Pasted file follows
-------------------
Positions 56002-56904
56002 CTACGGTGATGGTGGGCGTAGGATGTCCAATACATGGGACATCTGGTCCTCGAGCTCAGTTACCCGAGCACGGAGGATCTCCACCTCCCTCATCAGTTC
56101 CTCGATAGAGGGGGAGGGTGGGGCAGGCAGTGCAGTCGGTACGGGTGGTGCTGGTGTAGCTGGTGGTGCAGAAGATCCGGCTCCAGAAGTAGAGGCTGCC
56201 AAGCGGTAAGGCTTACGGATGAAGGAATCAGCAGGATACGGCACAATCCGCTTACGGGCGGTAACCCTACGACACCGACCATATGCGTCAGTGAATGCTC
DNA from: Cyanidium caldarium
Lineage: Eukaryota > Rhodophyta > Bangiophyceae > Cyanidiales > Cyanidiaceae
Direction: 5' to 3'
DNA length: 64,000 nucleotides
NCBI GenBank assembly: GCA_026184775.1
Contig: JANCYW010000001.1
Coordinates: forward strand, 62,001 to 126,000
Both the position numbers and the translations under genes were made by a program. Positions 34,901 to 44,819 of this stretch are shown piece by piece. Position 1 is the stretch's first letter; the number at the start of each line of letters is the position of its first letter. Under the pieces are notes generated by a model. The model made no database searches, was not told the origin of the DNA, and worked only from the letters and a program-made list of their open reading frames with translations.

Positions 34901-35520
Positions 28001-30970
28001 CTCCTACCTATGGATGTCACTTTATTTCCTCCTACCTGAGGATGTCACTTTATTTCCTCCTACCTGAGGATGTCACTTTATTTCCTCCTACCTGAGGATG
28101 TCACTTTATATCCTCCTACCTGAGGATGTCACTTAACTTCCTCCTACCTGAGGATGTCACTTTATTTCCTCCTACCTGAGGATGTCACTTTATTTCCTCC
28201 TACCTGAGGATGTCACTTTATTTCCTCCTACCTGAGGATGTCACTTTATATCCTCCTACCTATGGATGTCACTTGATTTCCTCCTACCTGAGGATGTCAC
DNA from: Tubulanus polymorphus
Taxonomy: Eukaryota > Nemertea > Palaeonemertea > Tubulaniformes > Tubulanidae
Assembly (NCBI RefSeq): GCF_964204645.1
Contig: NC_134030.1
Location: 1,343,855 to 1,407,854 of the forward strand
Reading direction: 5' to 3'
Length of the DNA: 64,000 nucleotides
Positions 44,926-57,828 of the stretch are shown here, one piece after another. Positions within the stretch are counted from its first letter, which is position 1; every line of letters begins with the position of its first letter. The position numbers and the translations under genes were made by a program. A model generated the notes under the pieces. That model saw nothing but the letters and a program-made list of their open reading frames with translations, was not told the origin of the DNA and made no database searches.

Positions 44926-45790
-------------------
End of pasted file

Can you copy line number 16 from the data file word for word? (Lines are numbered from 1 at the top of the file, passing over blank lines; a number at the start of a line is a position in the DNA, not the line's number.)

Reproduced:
28101 TCACTTTATATCCTCCTACCTGAGGATGTCACTTAACTTCCTCCTACCTGAGGATGTCACTTTATTTCCTCCTACCTGAGGATGTCACTTTATTTCCTCC